A recent appeal in the Supreme Court was concerned with the meaning and application of the “client money rules” and “client money distribution rules” contained in Ch 7 of the Client Assets Sourcebook (“CASS 7”) issued by the Financial Services Authority for the safeguarding and distribution of client money in implementation of the Markets in Financial Instruments Directive 2004/39/EC (“MiFID”). Re Lehman Brothers International (Europe) (In Administration) [2012] UKSC.

The central feature of the client money rules is the requirement that CASS 7 imposes on MiFID firms to segregate money that they receive from or hold for or on behalf of their clients in the course of MiFID business by placing it into a client money account so that it is kept apart from the firm's own money.

Under English law the mere segregation of money into separate bank accounts is not sufficient to establish a proprietary interest in those funds in anyone other than the account holder. A declaration of trust over the balances standing to the credit of the segregated accounts is needed to protect those funds in the event of the firm's insolvency. Segregation on its own is not enough to provide that protection. Nor is a declaration of trust, in a case where the client's money has been so mixed in with the firm's money that it cannot be traced. So segregation is a necessary part of the system. When both elements are present they work together to give the complete protection against the risk of the firm's insolvency that the client requires.

In its judgment on 29 February, the Supreme Court narrowly upheld the decision of the Court of Appeal on each of three appealed questions relating to the scope of the statutory trust over client money under CASS 7.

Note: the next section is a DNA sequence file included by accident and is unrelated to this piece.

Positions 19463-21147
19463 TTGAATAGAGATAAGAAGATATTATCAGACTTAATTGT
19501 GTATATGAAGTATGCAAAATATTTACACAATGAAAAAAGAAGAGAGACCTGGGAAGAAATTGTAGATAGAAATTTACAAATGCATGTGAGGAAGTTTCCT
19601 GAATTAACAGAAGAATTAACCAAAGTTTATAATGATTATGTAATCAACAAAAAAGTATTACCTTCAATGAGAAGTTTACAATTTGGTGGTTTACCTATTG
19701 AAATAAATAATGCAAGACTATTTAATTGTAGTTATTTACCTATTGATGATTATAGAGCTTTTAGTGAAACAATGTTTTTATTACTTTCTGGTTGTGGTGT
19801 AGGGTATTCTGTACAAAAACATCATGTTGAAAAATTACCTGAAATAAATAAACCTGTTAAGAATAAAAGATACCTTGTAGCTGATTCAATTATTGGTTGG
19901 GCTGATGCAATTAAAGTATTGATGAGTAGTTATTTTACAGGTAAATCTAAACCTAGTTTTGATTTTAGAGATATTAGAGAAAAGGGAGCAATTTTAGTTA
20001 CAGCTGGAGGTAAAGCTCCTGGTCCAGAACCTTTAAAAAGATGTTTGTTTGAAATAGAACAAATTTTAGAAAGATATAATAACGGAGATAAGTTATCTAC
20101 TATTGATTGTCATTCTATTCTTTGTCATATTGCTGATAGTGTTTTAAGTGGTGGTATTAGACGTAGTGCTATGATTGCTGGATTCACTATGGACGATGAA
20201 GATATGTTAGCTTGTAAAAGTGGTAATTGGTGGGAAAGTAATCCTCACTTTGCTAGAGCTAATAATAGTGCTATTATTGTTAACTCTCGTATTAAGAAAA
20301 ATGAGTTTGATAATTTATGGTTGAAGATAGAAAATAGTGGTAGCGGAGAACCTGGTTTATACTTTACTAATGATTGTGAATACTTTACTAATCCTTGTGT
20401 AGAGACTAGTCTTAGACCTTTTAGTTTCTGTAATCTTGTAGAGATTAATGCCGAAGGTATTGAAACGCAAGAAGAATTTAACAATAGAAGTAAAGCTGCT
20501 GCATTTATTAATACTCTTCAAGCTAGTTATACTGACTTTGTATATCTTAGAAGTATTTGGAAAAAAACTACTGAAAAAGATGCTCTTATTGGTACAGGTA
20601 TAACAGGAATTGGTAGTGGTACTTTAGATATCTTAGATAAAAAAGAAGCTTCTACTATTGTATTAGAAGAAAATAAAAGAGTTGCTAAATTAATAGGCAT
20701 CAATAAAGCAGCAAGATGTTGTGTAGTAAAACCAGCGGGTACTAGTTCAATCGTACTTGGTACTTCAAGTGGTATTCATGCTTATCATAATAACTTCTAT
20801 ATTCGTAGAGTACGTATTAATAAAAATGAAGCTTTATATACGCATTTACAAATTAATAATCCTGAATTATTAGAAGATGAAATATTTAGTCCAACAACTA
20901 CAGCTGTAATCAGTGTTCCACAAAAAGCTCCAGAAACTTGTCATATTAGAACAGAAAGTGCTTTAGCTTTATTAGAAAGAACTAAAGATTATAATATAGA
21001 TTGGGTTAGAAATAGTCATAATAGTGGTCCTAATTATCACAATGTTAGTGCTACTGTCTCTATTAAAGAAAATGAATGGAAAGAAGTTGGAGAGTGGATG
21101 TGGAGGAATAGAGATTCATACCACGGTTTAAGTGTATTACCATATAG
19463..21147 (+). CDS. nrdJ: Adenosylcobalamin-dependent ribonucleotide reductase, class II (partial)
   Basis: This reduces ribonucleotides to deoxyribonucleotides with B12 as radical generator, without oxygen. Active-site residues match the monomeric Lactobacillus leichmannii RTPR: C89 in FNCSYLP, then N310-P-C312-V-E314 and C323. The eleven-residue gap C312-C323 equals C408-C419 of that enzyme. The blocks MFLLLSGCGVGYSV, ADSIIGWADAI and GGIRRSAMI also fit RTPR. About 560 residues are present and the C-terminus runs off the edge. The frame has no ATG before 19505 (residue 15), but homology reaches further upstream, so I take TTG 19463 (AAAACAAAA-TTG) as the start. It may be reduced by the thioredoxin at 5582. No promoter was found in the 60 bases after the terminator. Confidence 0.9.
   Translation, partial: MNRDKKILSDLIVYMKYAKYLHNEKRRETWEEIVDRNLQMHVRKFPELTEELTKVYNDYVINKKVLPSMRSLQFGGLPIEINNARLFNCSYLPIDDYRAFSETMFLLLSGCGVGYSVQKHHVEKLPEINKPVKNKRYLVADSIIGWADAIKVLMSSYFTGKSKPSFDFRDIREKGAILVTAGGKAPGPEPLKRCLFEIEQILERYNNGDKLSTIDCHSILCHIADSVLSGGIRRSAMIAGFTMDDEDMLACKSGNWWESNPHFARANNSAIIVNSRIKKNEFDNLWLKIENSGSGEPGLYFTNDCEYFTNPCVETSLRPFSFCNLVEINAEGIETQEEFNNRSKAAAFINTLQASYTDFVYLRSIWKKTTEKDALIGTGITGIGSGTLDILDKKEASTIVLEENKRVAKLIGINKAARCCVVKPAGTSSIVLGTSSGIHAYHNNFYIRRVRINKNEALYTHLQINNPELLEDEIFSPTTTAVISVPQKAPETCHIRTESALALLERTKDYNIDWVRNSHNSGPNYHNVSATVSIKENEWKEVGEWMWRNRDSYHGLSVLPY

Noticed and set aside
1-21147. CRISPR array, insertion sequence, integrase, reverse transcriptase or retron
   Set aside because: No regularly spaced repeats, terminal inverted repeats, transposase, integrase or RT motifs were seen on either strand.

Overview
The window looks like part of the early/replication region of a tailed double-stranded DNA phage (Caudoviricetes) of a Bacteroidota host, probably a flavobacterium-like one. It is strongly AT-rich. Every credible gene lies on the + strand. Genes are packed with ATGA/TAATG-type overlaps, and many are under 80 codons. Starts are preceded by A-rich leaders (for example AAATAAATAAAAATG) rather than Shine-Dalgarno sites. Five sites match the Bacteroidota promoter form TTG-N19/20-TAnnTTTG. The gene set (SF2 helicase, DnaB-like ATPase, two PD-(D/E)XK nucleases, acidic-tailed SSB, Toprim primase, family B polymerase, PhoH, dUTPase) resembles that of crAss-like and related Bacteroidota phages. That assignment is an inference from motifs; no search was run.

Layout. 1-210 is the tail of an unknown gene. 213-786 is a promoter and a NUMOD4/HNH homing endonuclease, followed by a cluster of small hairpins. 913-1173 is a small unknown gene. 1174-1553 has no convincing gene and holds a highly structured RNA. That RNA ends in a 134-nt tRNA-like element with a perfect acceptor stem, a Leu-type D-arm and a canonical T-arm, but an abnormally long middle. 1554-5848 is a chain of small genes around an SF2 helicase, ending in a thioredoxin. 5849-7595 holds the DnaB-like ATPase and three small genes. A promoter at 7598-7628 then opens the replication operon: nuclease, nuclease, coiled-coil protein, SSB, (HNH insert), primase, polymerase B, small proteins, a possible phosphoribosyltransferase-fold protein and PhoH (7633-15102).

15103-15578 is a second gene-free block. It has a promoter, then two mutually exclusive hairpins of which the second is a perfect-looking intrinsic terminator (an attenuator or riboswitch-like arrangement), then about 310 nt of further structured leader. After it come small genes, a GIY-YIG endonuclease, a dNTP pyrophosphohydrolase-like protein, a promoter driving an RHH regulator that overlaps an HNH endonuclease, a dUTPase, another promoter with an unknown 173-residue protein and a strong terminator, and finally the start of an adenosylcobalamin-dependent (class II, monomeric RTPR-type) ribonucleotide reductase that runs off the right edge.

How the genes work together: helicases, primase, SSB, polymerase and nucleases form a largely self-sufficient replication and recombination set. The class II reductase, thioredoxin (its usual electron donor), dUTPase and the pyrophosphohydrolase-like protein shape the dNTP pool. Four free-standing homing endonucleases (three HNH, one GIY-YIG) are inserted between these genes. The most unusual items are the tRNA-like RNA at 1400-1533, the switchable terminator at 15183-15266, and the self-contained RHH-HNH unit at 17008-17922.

The court held:

  • A statutory trust over client monies arose at the time Lehman Brothers (International) Europe (LBIE) received those monies, not when those monies were segregated from LBIE's own assets.
  • The client money pool includes client money in LBIE's house accounts, as well as in segregated client accounts.
  • Any client with a contractual claim to client money has a right to share in the client money pool: there is no requirement that client money should have actually been segregated on the client's behalf.

In an ideal world, the CASS rules would ensure that upon a firm’s insolvency, the clients would receive back their money in full, free from the claims of the firm’s creditors.  However, LBIE failed to identify, and as a result, to then segregate client money.

The decision reflected the majority's focus on giving effect to the natural meaning of the language in CASS, together with the primary purpose behind it of giving a high level of protection to clients' money, not a consideration of general principles of trust law.  For client money to cease to be client money on receipt and to only become client money again on segregation would be artificial – whereas an immediate trust of all identifiable client money provides a level of protection which does not depend on the competence and/or conduct of the firm in applying the appropriate segregation processes.  All identifiable client money should be treated as pooled, as the exclusion of identifiable client money held in house accounts would result in a lower level of protection for those clients whose money ought to have been segregated but was by chance being held in a house account at the time the firm failed.  Participation in the client money pool does not require actual segregation, consistent with the purpose of protecting all client monies received prior to a firm’s failure.

Although clients for whom money was not segregated will welcome the decision, it is also likely to lead to further delay in any distributions by the administrators as they seek to trace client monies in the relevant house accounts.